The location of Saybrook Fort (1635-1648), does not exist in the historic record and has since faded from historical memory.  The Saybrook Fort site has been attributed to the southeastern end of Saybrook Point since the early 19th century, but this assertion appears to be largely based on some confusion regarding the two forts and the location of Lady Fenwick’s tomb.

Surviving information suggested that the fort was located in the east-central area of Saybrook Point, not destroyed by railroad construction (a common misconception, due to the construction of the second fort, Fort Fenwick).  Although many other colonial structures burned on Saybrook Point over the centuries MPMRC researchers believed that Saybrook Fort’s signature would be unique and readily distinguishable. 

Initially, a Planning and Consensus Building grant “Siege and Battle of Saybrook Fort; September  1636 – June  1637” was conducted in order to:

  1. Conduct research on primary sources to identify the nature and possible locations of Saybrook Fort and associated structures (e.g. trading warehouses, domestic structures, redoubt, etc.) at Saybrook and Warehouse Points that were associated with the Pequot War;
  2. Identify the possible locations of actions and battles that took place in and around Saybrook and Warehouse Points during the siege of Saybrook (September 1636 – April 1637); and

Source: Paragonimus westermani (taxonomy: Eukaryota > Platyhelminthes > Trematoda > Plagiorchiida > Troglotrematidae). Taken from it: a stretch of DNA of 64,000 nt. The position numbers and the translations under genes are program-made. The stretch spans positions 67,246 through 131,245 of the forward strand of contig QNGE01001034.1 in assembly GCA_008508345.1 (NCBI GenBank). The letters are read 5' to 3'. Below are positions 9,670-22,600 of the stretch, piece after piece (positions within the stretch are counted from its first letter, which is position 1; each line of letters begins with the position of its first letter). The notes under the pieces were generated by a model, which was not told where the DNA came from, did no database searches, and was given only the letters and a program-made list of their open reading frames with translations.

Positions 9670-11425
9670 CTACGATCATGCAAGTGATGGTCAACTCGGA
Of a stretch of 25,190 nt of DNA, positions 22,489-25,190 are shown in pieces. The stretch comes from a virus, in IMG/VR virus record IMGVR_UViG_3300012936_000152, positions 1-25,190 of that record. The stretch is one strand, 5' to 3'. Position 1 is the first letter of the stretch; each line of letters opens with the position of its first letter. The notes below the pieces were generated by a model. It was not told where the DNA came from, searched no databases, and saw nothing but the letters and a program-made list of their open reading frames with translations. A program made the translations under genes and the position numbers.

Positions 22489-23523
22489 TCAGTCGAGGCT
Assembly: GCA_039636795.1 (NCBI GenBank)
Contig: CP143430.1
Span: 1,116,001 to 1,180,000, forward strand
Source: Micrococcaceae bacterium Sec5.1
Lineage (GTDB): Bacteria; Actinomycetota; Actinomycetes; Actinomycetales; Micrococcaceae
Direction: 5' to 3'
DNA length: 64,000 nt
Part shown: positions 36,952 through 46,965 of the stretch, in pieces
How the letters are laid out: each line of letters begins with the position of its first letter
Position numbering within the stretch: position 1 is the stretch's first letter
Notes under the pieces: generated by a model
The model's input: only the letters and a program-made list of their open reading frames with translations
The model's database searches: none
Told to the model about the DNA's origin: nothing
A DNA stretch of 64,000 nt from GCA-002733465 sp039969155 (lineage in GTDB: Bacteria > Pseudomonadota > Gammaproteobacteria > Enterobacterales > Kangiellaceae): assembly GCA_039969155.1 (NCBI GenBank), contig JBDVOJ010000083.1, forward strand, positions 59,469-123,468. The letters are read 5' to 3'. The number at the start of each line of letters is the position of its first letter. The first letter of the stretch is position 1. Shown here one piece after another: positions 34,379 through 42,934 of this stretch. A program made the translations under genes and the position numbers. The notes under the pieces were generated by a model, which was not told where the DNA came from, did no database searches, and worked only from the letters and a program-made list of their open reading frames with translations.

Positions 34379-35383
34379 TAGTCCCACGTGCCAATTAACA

3. Develop a research design to identify and document the sites, battles, actions and terrain associated with the siege and battle of Saybrook Fort for future archaeological investigations.

 Archeology at Saybrook Fort

Archaeology took place at Saybrook Point in Old Saybrook, Connecticut during spring and summer 2013.  The battlefield survey incorporated remote sensing technologies such as magnetometers, ground penetrating radar, electrical resistivity, and metal detectors along with traditional archeological excavations in order to identify the fort’s site and other related combat actions.
100_3130The MPMRC identified several battlefield events including the February 22, 1637 Ambush on Saybrook Neck in which Lion Gardiner and nine of his men nearly lost their lives in a Pequot attack. The site of a March 9, 1637 parlay between Pequot warriors and Lion Gardiner and his interpreter Thomas Stanton.  Following the encounter the forts cannon fired hail-shot blasts in the direction of the Pequot.  MPMRC archeologists uncovered evidence of where the shots impacted.  Another large combat action was located on the far eastern side of the point near Gees Pond.  The amount of musket balls, military equipment, and cannon projectiles indicate that several episodes of fighting took place there during the siege.  Finally, MPMRC researchers believe that they have uncovered evidence of the prospective fort site and some associated structures. Much of the fort site has been impacted due to many years of farming and later house construction but two major concentrations of 17th century military and domestic objects, combined with topographical evidence from historical maps, place the prospective fort site on a higher elevation than originally thought.


The final report is currently being prepared for the ABPP.  A public copy will be available once the NPS accepts all final edits.  For more information on the dig or the report, please contact us!